Russian Police Accused of Vandalizing Fence With Pro-Putin Graffiti

Russian President Vladimir Putin visits his election campaign office in Moscow on January 10. Alexey Druzhinin/AFP/Getty Images

In Russia, a man in police uniform has been filmed apparently writing President Vladimir Putin's name on a fence, before police denied he was producing graffiti, and the fence mysteriously disappeared.

The video has been widely shared on Russian social media, a few weeks before the country goes to the polls for an election in which Putin is almost certain to win.

The short clip, posted online on Sunday, shows a man who appears to be a police officer trudging through the snow by a fence in front of a residential building in the Komi region. The footage does not clearly show what the uniformed man is doing so close to the fence, but as he walks away and heads toward a service vehicle parked on the side of the street, the fence clearly reads "Putin."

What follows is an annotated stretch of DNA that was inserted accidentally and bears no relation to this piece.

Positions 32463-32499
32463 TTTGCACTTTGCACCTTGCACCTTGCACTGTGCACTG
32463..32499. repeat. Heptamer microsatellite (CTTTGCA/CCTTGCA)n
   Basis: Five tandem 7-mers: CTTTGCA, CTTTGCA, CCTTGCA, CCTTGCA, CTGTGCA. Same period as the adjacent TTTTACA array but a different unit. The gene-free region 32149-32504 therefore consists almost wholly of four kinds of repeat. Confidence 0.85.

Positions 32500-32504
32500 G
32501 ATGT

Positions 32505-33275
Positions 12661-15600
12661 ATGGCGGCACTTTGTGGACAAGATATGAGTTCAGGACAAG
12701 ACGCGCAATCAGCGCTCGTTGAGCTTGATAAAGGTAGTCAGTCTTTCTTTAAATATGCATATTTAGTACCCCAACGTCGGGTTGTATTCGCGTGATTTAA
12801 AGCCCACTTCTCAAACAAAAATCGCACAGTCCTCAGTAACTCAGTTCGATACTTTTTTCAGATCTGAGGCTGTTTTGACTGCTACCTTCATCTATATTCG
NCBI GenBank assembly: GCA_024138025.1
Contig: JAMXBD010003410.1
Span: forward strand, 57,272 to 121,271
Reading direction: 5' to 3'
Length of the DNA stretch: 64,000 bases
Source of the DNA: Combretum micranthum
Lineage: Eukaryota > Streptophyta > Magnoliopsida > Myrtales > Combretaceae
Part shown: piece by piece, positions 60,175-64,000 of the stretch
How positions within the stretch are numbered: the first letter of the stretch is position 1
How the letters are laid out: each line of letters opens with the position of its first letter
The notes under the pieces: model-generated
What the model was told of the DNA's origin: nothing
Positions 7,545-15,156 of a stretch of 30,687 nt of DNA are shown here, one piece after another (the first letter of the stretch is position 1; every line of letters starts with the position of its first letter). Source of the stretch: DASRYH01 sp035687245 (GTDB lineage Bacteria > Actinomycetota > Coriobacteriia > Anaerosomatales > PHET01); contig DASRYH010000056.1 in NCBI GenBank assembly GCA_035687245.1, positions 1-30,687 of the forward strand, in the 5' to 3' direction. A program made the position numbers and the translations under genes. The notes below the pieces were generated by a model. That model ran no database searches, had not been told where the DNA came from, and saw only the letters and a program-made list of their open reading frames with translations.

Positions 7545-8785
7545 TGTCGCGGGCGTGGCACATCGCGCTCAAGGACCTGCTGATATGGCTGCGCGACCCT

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Tatyana Ivanova, the activist who filmed the clip and posted it on Russian social media site VK and on Youtube, has accused police in the city of Syktyvkar of vandalizing property to fabricate public support for Putin. While the incumbent's win is practically ensured, after years of sidelining genuine critics, Putin's biggest challenge is getting the public excited about the vote and winning with a huge turnout.

The fence sparked a flurry of criticism, including from prominent Putin critic Alexei Navalny, who shared the clip on Twitter. One of Navalny's volunteers photographed the fence himself on Monday, before posting an image that showed the much-discussed fence had been removed, seemingly overnight, on Tuesday. Local news site ProGorod confirmed the reports, posting its own photos of the scene shortly afterward.

Local law enforcement has denied sending one of their own officers to graffiti the fence and issued a statement on local news outlet 7X7 that the police officer in the footage was only inspecting the vandalized fencing. Komi authorities claimed that a suspect had been arrested for allegedly writing Putin's name on the fence and several other public surfaces. The identity of the suspect has not been revealed.

Ivanova has already accused Komi police of bias in another clip on YouTube, which purported to document a series of patrol cars guarding campaign posters for Putin around Syktyvkar from vandalism. By contrast, some Moscow residents have spray-painted Navalny's name on mounds of snow in a bid to get authorities to clear the record-breaking pileup.